Hybrid threats have the power to destabilize public discourse and infrastructure
The convergence of cybersecurity and kinetic attacks is important to note, as these hybrid threats are related elements of complex, multi-pronged efforts to destabilize infrastructure and undermine public trust. Narrative-driven malign influence and disinformation campaigns wield significant potential to rapidly diffuse false narratives and undermine public confidence in key public and private entities, sowing discord and leading to a deterioration of important discourse and sense-making during times of conflict and uncertainty. As we identify APT (Advanced Persistent Threat actors) in cyberspace, at Constella we are also analyzing and classifying APMs, or Advanced Persistent Manipulators. This process is becoming even more critical, as unmasking APMs also exposes the infrastructure being used, from servers to fake news sites or blogs and even undercover PR agencies in some cases of sophisticated malign influence campaigns. It is important to connect the components that characterize this sequence of events in which the harm inflicted by cyber and kinetic attacks are amplified and entrenched through disinformation and malign influence operations.
Evidence of these deeply entrenched influence campaigns has emerged in a recent case that is indicative of a much broader Justice Department crackdown on foreign influence operations aimed at shaping public opinion in the U.S. Just last week, the U.S. Justice Department revealed that A Russian operative working on behalf of the Kremlin’s intelligence services has been charged with recruiting political groups in the U.S. to advance pro-Russia propaganda, including during this year’s invasion of Ukraine.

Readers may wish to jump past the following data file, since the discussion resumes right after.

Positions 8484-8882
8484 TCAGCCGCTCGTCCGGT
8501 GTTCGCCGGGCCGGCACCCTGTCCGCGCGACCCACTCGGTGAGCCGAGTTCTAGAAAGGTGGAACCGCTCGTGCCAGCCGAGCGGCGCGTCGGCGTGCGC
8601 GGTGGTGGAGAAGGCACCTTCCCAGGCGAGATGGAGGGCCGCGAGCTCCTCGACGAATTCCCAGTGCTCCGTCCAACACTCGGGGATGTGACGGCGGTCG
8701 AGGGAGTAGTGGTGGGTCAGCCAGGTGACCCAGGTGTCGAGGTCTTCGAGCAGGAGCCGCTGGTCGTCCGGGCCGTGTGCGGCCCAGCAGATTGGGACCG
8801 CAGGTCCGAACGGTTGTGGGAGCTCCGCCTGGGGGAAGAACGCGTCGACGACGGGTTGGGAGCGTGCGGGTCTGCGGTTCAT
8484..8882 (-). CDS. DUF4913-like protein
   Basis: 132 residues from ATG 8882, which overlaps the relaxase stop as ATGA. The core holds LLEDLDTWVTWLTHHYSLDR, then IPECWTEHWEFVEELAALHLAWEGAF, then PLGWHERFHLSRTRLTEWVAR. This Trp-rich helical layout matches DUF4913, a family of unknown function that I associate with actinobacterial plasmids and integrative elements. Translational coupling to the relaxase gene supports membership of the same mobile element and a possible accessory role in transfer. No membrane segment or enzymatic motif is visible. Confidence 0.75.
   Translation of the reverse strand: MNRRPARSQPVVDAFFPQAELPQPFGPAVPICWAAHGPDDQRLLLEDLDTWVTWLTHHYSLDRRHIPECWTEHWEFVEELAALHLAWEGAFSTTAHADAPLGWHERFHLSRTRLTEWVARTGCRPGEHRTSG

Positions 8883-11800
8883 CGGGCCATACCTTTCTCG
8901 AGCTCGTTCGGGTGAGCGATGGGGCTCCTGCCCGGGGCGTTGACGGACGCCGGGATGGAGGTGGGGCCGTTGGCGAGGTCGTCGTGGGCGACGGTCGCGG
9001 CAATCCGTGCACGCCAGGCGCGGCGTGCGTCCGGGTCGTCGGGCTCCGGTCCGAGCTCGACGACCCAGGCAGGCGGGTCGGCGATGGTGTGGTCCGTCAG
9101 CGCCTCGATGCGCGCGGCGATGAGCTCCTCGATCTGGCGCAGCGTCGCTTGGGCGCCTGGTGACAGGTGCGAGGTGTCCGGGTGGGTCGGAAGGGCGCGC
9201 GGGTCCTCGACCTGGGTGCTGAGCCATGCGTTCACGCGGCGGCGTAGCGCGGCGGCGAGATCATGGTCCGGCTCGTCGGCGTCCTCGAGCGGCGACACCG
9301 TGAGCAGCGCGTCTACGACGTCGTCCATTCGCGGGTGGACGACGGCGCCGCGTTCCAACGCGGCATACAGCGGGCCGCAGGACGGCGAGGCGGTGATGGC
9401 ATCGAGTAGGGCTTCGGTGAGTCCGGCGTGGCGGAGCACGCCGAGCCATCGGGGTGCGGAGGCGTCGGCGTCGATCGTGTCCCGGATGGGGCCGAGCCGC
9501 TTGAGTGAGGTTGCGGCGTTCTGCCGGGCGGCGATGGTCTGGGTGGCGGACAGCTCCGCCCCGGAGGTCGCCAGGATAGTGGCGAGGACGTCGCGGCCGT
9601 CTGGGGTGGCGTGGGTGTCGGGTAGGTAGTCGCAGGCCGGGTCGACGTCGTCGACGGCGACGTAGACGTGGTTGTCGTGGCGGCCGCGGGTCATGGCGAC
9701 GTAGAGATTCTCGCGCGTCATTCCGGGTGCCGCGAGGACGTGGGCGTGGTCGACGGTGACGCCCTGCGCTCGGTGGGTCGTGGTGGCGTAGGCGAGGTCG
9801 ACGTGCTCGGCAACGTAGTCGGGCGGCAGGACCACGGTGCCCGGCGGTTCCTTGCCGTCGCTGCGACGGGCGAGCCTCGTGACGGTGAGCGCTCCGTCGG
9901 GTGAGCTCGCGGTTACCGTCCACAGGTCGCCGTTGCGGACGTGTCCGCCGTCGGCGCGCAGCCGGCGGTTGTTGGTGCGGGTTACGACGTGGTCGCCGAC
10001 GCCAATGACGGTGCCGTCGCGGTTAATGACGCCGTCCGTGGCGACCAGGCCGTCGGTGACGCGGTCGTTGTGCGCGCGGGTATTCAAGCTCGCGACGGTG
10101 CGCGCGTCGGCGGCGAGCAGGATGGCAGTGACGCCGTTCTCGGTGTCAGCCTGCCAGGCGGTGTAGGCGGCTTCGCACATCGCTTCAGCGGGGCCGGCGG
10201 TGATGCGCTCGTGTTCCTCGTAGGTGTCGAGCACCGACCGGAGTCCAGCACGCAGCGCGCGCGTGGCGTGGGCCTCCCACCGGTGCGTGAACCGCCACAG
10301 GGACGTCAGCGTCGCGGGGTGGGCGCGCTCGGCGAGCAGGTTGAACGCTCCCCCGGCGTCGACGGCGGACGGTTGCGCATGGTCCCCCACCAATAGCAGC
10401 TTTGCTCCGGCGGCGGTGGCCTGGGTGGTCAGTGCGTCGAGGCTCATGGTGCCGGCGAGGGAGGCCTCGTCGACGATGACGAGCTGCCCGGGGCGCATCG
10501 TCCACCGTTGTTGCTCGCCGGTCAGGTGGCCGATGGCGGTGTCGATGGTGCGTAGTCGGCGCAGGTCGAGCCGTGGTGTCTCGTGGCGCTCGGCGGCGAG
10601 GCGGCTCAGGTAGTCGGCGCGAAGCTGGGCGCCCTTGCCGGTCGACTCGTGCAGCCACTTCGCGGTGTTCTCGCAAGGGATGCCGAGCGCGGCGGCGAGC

“As court documents show, Ionov allegedly orchestrated a brazen influence campaign, turning U.S. political groups and U.S. citizens into instruments of the Russian government,” Assistant Attorney General Matthew Olsen, the head of the Justice Department’s National Security Division, commented in a statement.
Further, the dissemination of false narratives connected with the war in Ukraine in the LATAM, Asian and African regions by official embassy accounts and channels or state-sponsored media from specific countries exemplifies the role of diverse actors in uncritically amplifying messages and promoting targeted narratives in the service of broader geopolitical goals.
Malign influence campaigns have the power to undermine public trust in the key processes, institutions, and leadership—an effect that is even more pronounced in periods of instability and crisis. In a polarized and often hostile digital sphere, it is more important now than ever before for public and private entities to understand how to navigate this environment and safeguard against these vulnerabilities. Doing so can help them best prevent, prepare for, and respond to the diverse types of identity-based and hybrid attacks that are increasingly targeting individuals, companies, and institutions.